Active in the first half of the 17th century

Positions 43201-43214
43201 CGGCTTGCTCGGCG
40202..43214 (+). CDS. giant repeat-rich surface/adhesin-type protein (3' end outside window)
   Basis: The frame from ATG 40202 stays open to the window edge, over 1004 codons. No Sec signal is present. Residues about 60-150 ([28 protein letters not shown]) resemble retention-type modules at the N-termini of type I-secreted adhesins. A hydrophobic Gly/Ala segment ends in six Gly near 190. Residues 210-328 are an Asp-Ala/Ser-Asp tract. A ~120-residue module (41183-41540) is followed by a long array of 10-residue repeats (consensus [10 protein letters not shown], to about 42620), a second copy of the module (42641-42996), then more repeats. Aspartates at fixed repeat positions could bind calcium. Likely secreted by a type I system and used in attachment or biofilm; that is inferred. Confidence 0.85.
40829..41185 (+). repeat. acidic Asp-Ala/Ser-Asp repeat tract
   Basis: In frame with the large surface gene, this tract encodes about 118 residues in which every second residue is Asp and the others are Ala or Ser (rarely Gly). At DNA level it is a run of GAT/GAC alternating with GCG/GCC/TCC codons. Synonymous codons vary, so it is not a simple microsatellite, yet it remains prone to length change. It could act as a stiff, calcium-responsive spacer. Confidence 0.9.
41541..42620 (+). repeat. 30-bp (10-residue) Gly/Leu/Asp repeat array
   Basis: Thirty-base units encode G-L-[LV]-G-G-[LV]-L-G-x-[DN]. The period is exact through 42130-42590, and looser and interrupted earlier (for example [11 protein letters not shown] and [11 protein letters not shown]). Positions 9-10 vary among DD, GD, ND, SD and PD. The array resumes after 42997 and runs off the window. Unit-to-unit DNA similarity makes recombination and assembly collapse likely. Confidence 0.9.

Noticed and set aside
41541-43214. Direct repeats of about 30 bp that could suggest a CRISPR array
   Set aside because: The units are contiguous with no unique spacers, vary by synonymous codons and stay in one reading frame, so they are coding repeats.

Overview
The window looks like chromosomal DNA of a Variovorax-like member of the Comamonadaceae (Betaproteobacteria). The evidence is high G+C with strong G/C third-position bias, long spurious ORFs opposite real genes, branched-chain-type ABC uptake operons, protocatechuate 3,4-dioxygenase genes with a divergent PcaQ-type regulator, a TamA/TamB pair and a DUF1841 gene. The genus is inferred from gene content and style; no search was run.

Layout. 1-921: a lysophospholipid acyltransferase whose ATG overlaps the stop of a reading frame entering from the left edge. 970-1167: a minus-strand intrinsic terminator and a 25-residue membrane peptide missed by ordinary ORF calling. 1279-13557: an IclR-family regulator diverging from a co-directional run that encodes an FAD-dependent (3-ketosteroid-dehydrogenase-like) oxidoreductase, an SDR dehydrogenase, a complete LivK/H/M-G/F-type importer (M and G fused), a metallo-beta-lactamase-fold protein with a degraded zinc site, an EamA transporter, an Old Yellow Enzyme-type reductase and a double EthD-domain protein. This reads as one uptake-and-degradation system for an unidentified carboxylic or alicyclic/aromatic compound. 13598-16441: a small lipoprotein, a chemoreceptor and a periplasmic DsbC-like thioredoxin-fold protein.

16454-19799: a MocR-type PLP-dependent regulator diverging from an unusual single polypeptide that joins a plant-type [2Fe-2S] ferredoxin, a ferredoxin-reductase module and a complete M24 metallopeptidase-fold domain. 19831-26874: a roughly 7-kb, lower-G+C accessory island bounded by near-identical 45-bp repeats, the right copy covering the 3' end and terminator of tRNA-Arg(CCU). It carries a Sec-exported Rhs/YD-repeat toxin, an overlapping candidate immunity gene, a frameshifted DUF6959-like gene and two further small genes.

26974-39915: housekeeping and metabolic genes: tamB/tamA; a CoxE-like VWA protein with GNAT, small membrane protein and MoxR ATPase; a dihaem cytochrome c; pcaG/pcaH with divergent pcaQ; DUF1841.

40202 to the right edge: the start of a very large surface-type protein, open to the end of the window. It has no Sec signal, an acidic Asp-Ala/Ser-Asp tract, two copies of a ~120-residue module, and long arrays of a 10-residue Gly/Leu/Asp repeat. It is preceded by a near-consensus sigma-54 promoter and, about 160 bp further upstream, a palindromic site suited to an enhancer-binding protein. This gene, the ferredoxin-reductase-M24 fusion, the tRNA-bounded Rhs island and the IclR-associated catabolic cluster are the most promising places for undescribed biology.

Very little is known about the French draughtsman Nicolas Lagneau (or Lanneau), an artist to whom a distinctive series of chalk drawings of portraits and fantastical or caricature-like heads have long been attributed. The years of the artist’s birth and death remain a mystery, and almost nothing is known of his background and training as an artist. A handful of drawings by Lagneau bear dates in the 1620s, and it is generally believed that the artist worked in Paris in the first half of the 17th century. The 1666 estate inventory of the obscure painter Jean Leblond notes the presence in his collection of some drawings by Lagneau, while in his Le livre des peintres et des graveurs, published in 1672, the print collector and translator Michel de Marolles, known as the Abbé de Marolles, noted the existence of a certain ‘Lanneau’, some of whose drawings he also owned. In 1677 Marolles sold an album of more than seventy portrait drawings by this artist to King Louis XIV; these are today in the collection of the Bibliothèque Nationale in Paris. Lagneau’s drawings can be seen as part of a tradition of portraiture beginning in the 16th century with Jean Clouet and continuing through the work of such artists as François Quesnel, Daniel Dumoustier (to whom this drawing was once attributed) and Robert Nanteuil, and on well into the 18th century. As has recently been noted of his drawings, ‘Lagneau renders facial features as objectively as possible – whether in profile or full face – on a neutral ground. The sheets are generally large. The artist uses black and red chalks and watercolor...In many of Lagneau’s sheets, the sculptural character – enhanced with the matte colors of pastels – is manifest.’ It is possible that some of Lagneau’s more caricature-like drawings may have been made from his imagination, rather than from a posed model. Also evident in his oeuvre is an interest in grotesque or unusual physiognomies.